Jeffers argues that, as California Director of Corrections, Gomez promulgated and maintained policies regarding the use of lethal force against prison inmates that violated his Eighth Amendment right to be free from cruel and unusual punishment. In order to deny qualified immunity on this basis, the district court was required to find “a policy so deficient that the policy itself is a repudiation of constitutional rights and is the moving force of the constitutional violation.” Redman v. County of San Diego, 942 F.2d 1435, 1446 (9th Cir.1991) (en banc) (citations and internal quotation marks omitted). We cannot agree that CDC's policies were so fundamentally flawed.
The district court stated that Director Gomez could be liable under the Eighth Amendment “for enacting a policy which improperly allows the use of deadly force ․ if [he was] aware that the policy created a substantial risk of serious harm to inmates and [he] failed to respond reasonably to it.” The court then found that triable issues of fact existed as to whether: (1) Director Gomez was aware of an excessive number of inmate shootings in California prisons prior to September 27, 1996; (2) whether correctional officers in California were shooting inmates at an unusually high rate in comparison to the rest of the country; and (3) whether the use-of-force policy in place on September 27, 1996, may have contributed to plaintiff's injuries. Once the court determined that Gomez had knowledge of CDC's rate of inmate violence, it placed virtually no further burden of proof on Jeffers. He was not required to present one iota of evidence to establish how Gomez's actions contributed to his injuries. The absence of even a minimum proof threshold to establish a causal relationship was utterly at odds with the doctrine of qualified immunity.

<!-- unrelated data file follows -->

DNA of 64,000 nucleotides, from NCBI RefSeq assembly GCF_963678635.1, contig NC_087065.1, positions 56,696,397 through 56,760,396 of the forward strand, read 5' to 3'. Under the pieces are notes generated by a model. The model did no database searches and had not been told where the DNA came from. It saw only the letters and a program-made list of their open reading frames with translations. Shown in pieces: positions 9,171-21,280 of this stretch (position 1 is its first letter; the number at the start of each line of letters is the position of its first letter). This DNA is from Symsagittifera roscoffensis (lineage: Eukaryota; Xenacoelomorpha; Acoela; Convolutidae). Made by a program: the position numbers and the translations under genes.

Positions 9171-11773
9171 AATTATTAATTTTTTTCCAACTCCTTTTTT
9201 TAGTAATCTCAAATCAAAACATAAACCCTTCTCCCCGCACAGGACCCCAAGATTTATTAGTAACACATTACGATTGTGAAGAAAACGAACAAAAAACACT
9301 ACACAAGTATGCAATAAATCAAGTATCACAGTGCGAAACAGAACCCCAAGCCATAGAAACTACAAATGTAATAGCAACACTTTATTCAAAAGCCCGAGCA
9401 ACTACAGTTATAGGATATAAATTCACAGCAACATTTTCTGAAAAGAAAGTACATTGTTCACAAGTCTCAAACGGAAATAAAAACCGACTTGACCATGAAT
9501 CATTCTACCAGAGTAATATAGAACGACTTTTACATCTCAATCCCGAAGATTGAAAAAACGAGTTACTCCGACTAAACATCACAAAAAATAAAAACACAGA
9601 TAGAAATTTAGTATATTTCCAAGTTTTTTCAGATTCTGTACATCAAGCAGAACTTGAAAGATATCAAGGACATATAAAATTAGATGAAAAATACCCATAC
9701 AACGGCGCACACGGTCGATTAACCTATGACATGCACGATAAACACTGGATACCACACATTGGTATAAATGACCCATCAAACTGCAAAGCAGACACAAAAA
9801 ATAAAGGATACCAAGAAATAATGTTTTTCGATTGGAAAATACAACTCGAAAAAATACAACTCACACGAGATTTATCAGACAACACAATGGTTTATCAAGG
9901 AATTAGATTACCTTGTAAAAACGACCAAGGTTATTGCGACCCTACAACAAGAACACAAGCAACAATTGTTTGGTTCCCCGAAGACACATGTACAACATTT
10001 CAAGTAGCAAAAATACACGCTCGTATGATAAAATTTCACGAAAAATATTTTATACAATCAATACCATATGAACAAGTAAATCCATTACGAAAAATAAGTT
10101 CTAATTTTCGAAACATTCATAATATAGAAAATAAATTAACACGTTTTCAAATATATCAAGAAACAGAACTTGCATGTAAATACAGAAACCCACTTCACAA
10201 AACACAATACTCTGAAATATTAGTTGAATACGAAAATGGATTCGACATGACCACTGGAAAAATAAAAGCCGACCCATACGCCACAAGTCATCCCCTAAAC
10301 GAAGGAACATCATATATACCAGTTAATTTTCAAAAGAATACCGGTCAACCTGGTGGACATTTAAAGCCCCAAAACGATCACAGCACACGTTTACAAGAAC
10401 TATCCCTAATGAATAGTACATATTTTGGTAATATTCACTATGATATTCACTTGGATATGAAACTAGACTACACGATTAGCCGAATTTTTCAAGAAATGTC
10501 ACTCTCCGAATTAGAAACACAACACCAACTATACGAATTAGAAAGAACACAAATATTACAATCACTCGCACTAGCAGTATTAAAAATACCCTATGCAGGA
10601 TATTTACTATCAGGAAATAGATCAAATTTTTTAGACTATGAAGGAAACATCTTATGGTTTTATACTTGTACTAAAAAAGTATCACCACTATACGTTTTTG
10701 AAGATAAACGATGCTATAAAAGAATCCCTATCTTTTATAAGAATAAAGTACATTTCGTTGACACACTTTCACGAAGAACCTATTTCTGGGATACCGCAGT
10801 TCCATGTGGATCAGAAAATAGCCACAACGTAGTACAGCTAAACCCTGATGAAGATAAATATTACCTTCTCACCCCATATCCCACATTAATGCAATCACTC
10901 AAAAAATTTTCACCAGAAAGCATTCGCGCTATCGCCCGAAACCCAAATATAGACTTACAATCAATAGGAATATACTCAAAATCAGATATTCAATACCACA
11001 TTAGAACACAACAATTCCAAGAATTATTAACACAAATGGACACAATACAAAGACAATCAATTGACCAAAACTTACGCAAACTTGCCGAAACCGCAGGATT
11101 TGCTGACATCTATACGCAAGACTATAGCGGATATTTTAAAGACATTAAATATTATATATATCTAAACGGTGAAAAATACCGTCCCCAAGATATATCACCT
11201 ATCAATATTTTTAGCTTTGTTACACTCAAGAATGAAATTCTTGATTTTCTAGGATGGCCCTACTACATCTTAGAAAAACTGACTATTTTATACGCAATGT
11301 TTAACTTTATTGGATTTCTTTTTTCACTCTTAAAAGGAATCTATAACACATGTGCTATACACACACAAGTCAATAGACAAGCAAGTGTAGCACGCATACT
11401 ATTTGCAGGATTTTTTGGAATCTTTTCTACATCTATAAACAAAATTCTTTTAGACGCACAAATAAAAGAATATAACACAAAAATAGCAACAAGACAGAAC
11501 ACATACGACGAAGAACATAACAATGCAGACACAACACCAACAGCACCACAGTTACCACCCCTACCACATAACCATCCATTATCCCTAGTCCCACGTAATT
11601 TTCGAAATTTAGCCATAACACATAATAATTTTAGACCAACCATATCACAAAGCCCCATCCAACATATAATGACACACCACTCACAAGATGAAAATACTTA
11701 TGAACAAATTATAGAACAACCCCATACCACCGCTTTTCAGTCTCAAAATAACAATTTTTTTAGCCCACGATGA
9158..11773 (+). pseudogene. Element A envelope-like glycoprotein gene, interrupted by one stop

The undisputed record establishes the constitutional validity of the use-of-force policy designed and implemented by Gomez. Prior to the September 27, 1996 riot at CSP-Sac, Gomez established an internal task force to evaluate the use-of-force policy then in existence. After concluding its review of the policy, the task force recommended, among other things, that less lethal weapons be introduced into the prison system. On May 19, 1995, in response to Gomez's concern that the use-of-force policy was resulting in the inappropriate use of firearms, CDC revised its policy.
The use-of-force policy at the time of the riot stated that “firearms shall only be used when reasonably necessary to prevent or stop escapes, the taking of hostages, or other circumstances which present an immediate danger of escape, loss of life, great bodily injury, or damage to a substantial amount of valuable property.” The policy also provided that officers were to “shoot to disable rather than to kill” when a threat to life or great bodily harm was occurring and that “[f]irearms shall be used as a last resort and only after other resources have been considered and are either exhausted or are determined to be clearly inappropriate.” Finally, the revised policy reiterated that firearms were not to be utilized to stop mere fist fights between inmates where there was not danger of death or great bodily harm.
The district court placed great weight on the observation that, at the time of the riot, there had been an excessive number of inmate shootings by prison guards in California prisons system-wide, and that CDC correctional officers were shooting at inmates at unusually high rates as compared to other jurisdictions. Under the district court's analysis, Gomez could be condemned for his knowledge of past prison conditions even where, as is demonstrated by this record, he strove to correct those problems. Under this reading a CDC Director would never prevail on qualified immunity on any claim for an injury in a California prison. The district court's approach requires no proof of objectively wrongful conduct and permits a mere dispute over the most effective policy for curbing inmate injuries to defeat qualified immunity.